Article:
A door served by the central corridor opens onto a hidden staircase leading up to the second level. The orange tone of the whitewashed walls is reminiscent of waxed floor tiles. A landing of about 10 m2 offers a rich corner library, offering a choice of books to read at bedtime. It serves 2 bedrooms, one of which can easily be split into two, as well as a bathroom with toilet. The first room of about 20 m2 is lit by three windows with decorated interior shutters. High moulded cupboards can conveniently store clothes and linen up to the ceiling. A door with small wooden panes and mercury mirrors opens onto a very large room of 35 m2, which could easily be divided into 2 rooms thanks to the 2 windows. Solid wooden cupboards hold what is meant to be hidden from view, while books can be seen behind the window grills. Opposite, the well-lit bathroom features a skylight that illuminates daily ablutions in the whirlpool bath. The sink is built into an old sideboard, the toilet is hidden behind old shutters. A cupboard with louvered shutters allows the toilet elements to be hidden from view.
A former outbuilding of approx. 40 m2 on two levels, it has a slate roof and facades with visible stonework and corner quoins. The ground floor boasts a large old stone fireplace. The first floor consists of a single slab floor and is accessed by a miller's staircase. Everything remains to be done to make the house comfortable. However, the water supply connections exist and the house is sound.
In the winter months, the view stretches from here to the roofs of the next village a few kilometres away. Three square stone steps lead to the middle of the cobbled terrace where one can dine in the summer evenings. From there, the landscape slopes towards a field where two goats, a cow and the neighbour's retired horse safely graze. Two low stone walls separate the meadow from the garden proper. Its surface area is small, about 700 m2, but the open space and the view allow enjoyment of the great outdoors. The L-shaped layout would permit the pleasure of a tranquil garden and the creation of a vegetable plot for amateurs. It forms an angle around the outbuilding which has been converted into a guest house. Stones and box hedges mark out areas of privacy which punctuate the garden and offer various restorative activities: dinners on the paved terrace, tea under the gazebo, meditation between the arches awaiting to be planted with rosebushes, seclusion on the small bench at the back.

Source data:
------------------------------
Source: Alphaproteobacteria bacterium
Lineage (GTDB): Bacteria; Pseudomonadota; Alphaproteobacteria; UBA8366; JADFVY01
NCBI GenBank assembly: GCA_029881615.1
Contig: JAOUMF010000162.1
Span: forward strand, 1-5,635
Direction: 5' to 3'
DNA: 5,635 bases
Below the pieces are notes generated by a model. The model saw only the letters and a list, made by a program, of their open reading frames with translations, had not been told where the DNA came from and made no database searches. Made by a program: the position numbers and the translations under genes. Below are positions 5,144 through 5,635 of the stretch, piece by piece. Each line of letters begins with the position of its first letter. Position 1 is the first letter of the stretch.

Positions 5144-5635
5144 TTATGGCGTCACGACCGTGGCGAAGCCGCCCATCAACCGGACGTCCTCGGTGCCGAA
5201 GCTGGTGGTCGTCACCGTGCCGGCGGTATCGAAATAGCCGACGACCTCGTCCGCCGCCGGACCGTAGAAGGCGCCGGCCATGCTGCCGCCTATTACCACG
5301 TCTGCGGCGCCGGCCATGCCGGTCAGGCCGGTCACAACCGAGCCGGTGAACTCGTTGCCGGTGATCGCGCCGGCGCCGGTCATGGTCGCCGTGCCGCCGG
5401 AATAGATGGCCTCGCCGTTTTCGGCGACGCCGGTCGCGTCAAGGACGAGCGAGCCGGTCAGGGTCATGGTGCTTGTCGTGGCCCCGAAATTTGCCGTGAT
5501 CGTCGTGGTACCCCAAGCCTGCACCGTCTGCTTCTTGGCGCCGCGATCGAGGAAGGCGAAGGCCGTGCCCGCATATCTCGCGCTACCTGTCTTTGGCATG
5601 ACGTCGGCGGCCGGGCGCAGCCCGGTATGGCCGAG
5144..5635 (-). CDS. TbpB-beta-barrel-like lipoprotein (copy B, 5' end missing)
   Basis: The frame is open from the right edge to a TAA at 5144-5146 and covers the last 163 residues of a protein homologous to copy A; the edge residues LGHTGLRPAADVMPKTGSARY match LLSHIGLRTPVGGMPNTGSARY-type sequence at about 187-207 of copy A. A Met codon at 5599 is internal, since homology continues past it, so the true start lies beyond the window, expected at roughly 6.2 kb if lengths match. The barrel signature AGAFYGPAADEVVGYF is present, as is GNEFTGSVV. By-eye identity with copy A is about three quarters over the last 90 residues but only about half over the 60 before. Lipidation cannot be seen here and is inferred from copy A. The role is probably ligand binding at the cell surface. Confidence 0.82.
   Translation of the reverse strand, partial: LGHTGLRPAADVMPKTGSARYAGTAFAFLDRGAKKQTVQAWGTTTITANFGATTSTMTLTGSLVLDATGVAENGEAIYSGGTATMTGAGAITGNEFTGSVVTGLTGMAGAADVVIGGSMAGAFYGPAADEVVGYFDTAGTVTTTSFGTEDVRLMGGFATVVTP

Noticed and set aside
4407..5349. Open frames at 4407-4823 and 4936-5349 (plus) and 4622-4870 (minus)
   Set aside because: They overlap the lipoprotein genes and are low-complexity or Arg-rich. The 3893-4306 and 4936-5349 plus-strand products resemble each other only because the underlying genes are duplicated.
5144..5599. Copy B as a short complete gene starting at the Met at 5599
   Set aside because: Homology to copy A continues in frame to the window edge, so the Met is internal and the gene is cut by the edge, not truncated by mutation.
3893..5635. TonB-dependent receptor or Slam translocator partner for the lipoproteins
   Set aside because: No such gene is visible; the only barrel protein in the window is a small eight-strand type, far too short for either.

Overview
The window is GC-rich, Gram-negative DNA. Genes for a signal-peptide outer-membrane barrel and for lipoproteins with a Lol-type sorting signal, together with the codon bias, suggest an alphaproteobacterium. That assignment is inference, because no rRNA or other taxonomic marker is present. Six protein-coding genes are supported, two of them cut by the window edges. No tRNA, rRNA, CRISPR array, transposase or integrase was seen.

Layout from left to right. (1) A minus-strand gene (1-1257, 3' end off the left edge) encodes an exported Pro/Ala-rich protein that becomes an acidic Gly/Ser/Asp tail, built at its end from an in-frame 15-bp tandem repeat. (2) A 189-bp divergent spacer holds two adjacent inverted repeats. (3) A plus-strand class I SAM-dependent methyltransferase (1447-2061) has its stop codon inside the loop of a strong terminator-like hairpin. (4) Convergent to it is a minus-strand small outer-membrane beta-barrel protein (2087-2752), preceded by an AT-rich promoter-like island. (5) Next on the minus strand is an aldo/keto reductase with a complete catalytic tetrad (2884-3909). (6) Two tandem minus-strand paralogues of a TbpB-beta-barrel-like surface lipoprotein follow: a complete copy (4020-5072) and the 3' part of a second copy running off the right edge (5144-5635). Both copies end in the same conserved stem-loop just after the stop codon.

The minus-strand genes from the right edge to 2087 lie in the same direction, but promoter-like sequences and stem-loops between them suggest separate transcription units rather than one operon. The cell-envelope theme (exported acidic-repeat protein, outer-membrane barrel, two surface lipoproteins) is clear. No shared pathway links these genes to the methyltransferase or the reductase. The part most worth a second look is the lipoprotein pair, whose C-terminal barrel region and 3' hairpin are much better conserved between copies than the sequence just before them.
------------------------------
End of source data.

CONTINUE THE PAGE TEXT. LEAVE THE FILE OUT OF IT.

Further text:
The mansion could have been the presbytery of the church of Romilly-sur-Aigre, for it has such an air of English-style ecclesiastical notability. Despite the relatively small size of this house, there is a striking patrician style. From its prominent, elegant and welcoming entrance, in the immediate proximity of the Romilly village church, emanates an atmosphere reminiscent of early 19th century English novels. The neo-classical door could serve as the opening of a romantic film. Perhaps a story of an elegant village and a clergyman, with a well-ordered vicar’s garden, and somewhat defiant marriageable girls under the pen of Jane Austen. Laughing, in a white cotton Empire dress, one of them would exclaim from the window: "My ideas flow so rapidly that I have not time to express them" (Jane Austen, "Pride and Prejudice", 1813).
It is a house for an aesthete, a poet, a reader, or a time traveller who would like to retreat to a small hermitage, and possibly grow vegetables of forgotten colours.
|Land registry surface area||740 m2|
|Main building surface area||140 m2|
|Number of bedrooms||3|
|Outbuilding surface area||50 m2|
|including refurbished area||150 m2|
Sixtine de Naurois +33 1 42 84 80 85
NB: The above information is not only the result of our visit to the property; it is also based on information provided by the current owner. It is by no means comprehensive or strictly accurate especially where surface areas and construction dates are concerned. We cannot, therefore, be held liable for any misrepresentation.